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Jack Templar, Monster Hunter

Jack Templar, Monster Hunter - Jeff Gunhus Jack Smith, who will be 14 tomorrow, is headed off to school for another boring, mundane day. Or perhaps not. He’s feeling stronger, faster, more agile than ever before. And strange things keep happening – like the creepy dude of pale skin on the way to school who wished him an early happy birthday. Then there was challenging the school bully while protecting his friend, and winning. But things got really weird with the principle, who seems to be more monster than school matron. Pretty soon, Jack is caught up in battling monsters left and right, his aunt is more than she seems, and the Monster Hunters (a secret society) need Jack because he may be the ‘One’.

I really enjoyed this book. It was a quick read filled with plenty of action and monsters out of myths and legends. While it has a definite Young Adult genre feel to it, we also had some darker issues in the background which gave it a touch of seriousness that pulled it all together for me. Jack is a fun kid who has a secret identity that even he isn’t aware of at the start of the story. He has a crush on a girl at school, but is too shy to do anything about it. He has 2 friends in the school who are both outcasts (each for different reasons). And his parents died when he was kid, leaving him to be raised by his Aunt Sophie (who has secrets of her own).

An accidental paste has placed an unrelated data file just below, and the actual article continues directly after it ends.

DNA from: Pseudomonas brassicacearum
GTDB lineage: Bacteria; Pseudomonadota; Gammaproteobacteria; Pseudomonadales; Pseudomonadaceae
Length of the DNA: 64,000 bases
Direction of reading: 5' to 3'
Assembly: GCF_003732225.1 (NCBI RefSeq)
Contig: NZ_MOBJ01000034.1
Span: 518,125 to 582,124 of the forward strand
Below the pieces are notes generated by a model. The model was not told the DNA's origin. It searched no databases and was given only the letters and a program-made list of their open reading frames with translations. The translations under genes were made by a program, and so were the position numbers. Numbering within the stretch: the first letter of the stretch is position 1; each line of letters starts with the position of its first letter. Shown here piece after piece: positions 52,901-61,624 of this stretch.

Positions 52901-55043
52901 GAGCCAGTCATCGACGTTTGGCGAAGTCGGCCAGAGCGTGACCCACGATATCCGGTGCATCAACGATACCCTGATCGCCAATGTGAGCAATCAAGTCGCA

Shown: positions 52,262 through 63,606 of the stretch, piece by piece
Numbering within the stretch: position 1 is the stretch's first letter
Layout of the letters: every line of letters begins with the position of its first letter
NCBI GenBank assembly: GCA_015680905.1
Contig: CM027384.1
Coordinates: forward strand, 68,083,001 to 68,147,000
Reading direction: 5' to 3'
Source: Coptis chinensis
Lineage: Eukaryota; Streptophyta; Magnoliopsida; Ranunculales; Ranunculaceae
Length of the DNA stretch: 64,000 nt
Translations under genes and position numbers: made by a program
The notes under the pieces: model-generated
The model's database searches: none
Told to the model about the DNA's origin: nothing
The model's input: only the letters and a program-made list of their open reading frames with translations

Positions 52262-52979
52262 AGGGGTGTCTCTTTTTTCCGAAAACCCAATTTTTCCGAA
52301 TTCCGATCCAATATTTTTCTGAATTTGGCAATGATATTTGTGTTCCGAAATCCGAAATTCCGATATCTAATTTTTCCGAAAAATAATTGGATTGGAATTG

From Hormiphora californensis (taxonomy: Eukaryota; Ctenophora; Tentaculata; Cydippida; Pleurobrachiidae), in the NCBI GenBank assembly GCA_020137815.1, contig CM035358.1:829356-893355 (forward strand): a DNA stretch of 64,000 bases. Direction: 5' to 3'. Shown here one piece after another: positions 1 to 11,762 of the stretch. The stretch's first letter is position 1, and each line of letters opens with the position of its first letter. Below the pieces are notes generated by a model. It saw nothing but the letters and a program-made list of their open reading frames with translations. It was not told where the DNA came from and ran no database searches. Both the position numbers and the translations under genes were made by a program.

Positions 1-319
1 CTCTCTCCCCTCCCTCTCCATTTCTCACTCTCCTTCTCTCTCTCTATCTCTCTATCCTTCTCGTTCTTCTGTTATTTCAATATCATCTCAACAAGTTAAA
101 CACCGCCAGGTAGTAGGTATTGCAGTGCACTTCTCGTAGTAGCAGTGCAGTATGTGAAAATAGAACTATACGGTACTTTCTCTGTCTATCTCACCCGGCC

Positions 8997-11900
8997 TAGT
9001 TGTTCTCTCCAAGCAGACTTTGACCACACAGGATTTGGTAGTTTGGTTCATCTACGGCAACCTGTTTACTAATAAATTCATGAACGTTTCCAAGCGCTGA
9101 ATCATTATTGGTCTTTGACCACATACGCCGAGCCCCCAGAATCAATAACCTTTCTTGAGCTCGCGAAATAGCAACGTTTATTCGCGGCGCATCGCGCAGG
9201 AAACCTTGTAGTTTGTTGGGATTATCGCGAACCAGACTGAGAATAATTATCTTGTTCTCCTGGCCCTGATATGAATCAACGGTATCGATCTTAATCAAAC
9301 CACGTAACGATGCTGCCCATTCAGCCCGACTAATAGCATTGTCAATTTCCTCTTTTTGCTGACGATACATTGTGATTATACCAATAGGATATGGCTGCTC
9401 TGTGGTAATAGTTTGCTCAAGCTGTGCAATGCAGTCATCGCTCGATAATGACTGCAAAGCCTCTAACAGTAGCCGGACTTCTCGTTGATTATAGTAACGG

Then in steps Eva and she is an awesome one-handed (the other being whatever weapon she needs at the time that can screw on to her stump cover) Monster Hunter. She shows up and starts explaining the rules of the whole Creach society (the monsters – creatures) and what the Black Guard (Monster Hunters) are all about. However, she keeps getting interrupted by this flow of monsters who want Jack either dead or captured. This creates a great pacing of the story, where we get these little tidbits of background in between action scenes. No big info dumps here!

But if you are concerned that this is just one big monster slayer fest, don’t worry! Some of these ‘monsters’ have more going on for them. Of course, this leads to grief and consternation for some of the Monster Hunters. That was quite OK with me, as it added another layer to the story and left plenty for the author to explore in future installments of the series.

The book does break the fourth wall and speak directly to the reader several times through out the tale. Mostly, this is Jack telling us (the readers) to beware! Horrid monsters will hunt us if we read this book! While I didn’t exactly dislike these sections, I felt that they were so much younger than the tale itself and the break in narration always took me out of the story. I think I would have preferred to just let the story speak for itself.

What I Liked: The cover art; Jack is easy to get attached to; monsters galore!; not all the characters (including the monsters) are what they seem at first glance; loyalty of friends; Jack’s secret past.

What I Disliked: The narration breaks at several points so that Jack can speak directly to the readers, and this kept taking out of the story when I just wanted to stay in the story.